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Dentistry terms explained - Great Pond Hancock
There are many dentistry terms you may come across in this website or elsewhere which may be unfamiliar to you.
With that in mind, we have created this glossary of terms to help make things clearer and give you a better understanding of the dental treatments which may be available to you.
Abscess - A painful swelling caused by a collection of pus around the tooth.
Acupuncture - An alternative, less painful and less stressful method of pain relief, using needles.
Air abrasion - A method of using a very fine abrasive stream to remove decay, which is quicker than drilling and can be done without anaesthetic.
Air flow - A method of cleaning teeth using a mixture of air, water and salt to remove plaque quickly and painlessly.
Aligners - Clear plastic moulds used to straighten teeth. Also known as 'invisible braces'.
Amalgam - The material used to make a silver filling, containing silver, mercury, tin and other metals.
Anaesthetic - Any form of medication which is used to relieve or prevent pain.
Articulator - An instrument which is used to simulate the movement of a patient's jaw and determine how well the teeth fit together.
Bicuspid - Another name for a premolar tooth.
Bite - See occlusion.
Bleaching - See tooth whitening.
Bonding - Fixing material such as a crown or veneer to a tooth, using very strong dental adhesive or cement.
Braces - Appliances which hold the teeth together in order to straighten them or improve their appearance over time.
Bridge - A method of holding a false tooth in place, either by crowning the teeth on either side of the gap (a fixed bridge), or by holding it in place with wings (an adhesive bridge).
Bridge needle - A special device for cleaning underneath false teeth that are held in by fixed or adhesive bridges.
Bruxism - See grinding.
Calculus - See tartar.
Canine - The third tooth from the middle, which is sharp and pointed for piercing food, also known as a cuspid.
Cap - See crown.
Cavity - A hole in the tooth caused by decay.
Cosmetic dentistry - Any dental treatment that is performed to improve the appearance of a smile.
Crown - Also known as a cap, an artificial restoration that fits over a specially-prepared tooth.
Cuspid - Another name for a canine tooth.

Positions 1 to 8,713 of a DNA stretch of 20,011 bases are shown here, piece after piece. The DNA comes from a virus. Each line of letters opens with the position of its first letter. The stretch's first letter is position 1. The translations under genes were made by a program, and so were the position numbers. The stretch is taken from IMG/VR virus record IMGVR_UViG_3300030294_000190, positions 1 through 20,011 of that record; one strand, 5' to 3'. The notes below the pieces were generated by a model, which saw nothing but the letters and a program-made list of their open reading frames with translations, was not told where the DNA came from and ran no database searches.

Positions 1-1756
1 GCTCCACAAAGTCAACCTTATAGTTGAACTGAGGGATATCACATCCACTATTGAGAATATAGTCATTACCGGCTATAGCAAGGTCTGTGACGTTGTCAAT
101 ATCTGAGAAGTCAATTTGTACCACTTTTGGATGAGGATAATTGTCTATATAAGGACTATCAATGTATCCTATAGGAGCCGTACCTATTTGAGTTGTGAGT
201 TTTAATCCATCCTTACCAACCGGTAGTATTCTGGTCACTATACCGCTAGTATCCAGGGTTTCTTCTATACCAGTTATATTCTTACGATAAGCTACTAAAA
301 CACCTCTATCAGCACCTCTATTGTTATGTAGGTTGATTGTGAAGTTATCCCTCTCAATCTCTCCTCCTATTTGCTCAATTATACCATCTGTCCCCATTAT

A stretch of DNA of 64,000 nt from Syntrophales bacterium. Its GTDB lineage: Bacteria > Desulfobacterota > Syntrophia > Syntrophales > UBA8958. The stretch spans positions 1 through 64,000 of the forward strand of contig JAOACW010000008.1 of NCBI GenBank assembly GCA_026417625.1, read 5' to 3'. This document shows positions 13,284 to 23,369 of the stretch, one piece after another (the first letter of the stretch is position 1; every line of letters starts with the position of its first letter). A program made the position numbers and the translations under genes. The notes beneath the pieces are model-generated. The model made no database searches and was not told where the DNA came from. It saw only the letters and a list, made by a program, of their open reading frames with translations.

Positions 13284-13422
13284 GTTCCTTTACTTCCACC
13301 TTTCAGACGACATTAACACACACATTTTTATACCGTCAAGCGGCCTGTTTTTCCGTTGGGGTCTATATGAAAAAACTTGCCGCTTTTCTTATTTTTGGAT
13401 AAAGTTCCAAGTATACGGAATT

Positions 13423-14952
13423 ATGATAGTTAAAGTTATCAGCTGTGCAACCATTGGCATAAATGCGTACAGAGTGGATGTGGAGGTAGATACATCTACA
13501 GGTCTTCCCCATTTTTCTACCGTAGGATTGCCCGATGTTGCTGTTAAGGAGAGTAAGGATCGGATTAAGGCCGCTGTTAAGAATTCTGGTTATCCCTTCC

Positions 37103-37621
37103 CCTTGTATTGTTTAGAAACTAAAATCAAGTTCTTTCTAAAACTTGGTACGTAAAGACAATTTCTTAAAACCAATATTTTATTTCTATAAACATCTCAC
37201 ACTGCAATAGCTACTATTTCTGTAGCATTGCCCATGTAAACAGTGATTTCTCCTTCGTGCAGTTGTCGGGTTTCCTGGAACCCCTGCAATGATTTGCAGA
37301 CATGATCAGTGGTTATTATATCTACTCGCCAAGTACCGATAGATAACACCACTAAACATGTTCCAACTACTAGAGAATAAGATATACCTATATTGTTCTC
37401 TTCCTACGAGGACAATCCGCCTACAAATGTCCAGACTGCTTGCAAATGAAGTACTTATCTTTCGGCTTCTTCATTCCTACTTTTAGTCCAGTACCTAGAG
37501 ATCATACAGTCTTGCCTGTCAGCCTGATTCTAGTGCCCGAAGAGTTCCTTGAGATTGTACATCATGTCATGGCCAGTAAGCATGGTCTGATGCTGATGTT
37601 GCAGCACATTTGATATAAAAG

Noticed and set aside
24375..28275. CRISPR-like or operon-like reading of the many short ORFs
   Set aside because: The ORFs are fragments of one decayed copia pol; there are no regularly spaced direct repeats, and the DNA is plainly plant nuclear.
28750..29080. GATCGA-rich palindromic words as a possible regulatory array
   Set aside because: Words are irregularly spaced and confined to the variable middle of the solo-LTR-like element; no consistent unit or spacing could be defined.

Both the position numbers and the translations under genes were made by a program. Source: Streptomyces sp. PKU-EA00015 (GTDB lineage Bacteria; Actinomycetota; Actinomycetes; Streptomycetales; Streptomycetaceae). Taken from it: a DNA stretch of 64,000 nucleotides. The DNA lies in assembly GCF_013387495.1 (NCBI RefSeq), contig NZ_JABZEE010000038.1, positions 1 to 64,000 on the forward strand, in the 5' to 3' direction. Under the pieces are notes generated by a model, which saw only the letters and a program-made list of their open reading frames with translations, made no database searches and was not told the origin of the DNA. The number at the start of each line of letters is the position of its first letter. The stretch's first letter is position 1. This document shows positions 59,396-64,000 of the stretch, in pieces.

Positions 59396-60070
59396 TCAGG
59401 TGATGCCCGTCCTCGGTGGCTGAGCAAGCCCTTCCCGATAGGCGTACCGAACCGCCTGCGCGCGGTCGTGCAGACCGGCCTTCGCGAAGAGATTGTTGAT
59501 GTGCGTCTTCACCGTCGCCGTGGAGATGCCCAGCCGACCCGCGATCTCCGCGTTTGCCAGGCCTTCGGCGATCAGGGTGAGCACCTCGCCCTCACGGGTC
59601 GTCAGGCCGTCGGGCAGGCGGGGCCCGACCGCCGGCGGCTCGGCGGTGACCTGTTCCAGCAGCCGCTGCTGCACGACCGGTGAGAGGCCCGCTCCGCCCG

Dental implant - A titanium rod which is inserted into the jawbone to support one or more false teeth.
Dentine - The hard inner layer of the tooth under the enamel. It surrounds the pulp.
Denture - See false teeth.
Elastics - Elastic bands used in a brace to help straighten teeth.
Enamel - The hard outer layer of the tooth, which surrounds the dentine.
Endodontist - A specialist in root canal treatment.
Equilibration - Reshaping the biting surfaces to correct the occlusion of upper and lower teeth.
Extraction - The removal of one or more teeth.
False tooth - An artificial prosthetic tooth. A set of false teeth are known as dentures.
Filling - Material placed in a cavity to prevent further decay. Usually made from amalgam but can be made from other materials.
Fissure - A small natural crack in the biting surface of a molar or premolar.
Fissure sealant - A protective plastic coating used to seal fissures and pits to prevent food and bacteria getting caught in them and causing decay.
Floss - A thin nylon string, often coated in fluoride, that is inserted between the teeth to remove food and plaque.
Fluoride - A chemical that helps to strengthen tooth enamel and prevent decay.
Hingiva - See gum.
Hnashing - See grinding.
Hrinding - Unconscious clenching of the jaw and rubbing together of teeth, often during sleep. Also known as bruxism, or gnashing of teeth.
Hum - Tissue that covers the jawbones and surrounds the base of the teeth. Also known as gingiva.
Hum disease - Also known as periodontitis, or pyorrhea. A disease which inflames the gum and can eventually weaken its support of the teeth.
Hum line - The point where the tooth goes beneath the gum.
Headgear - An orthodontic appliance, usually worn at night, which helps to guide the growth and development of the jaw.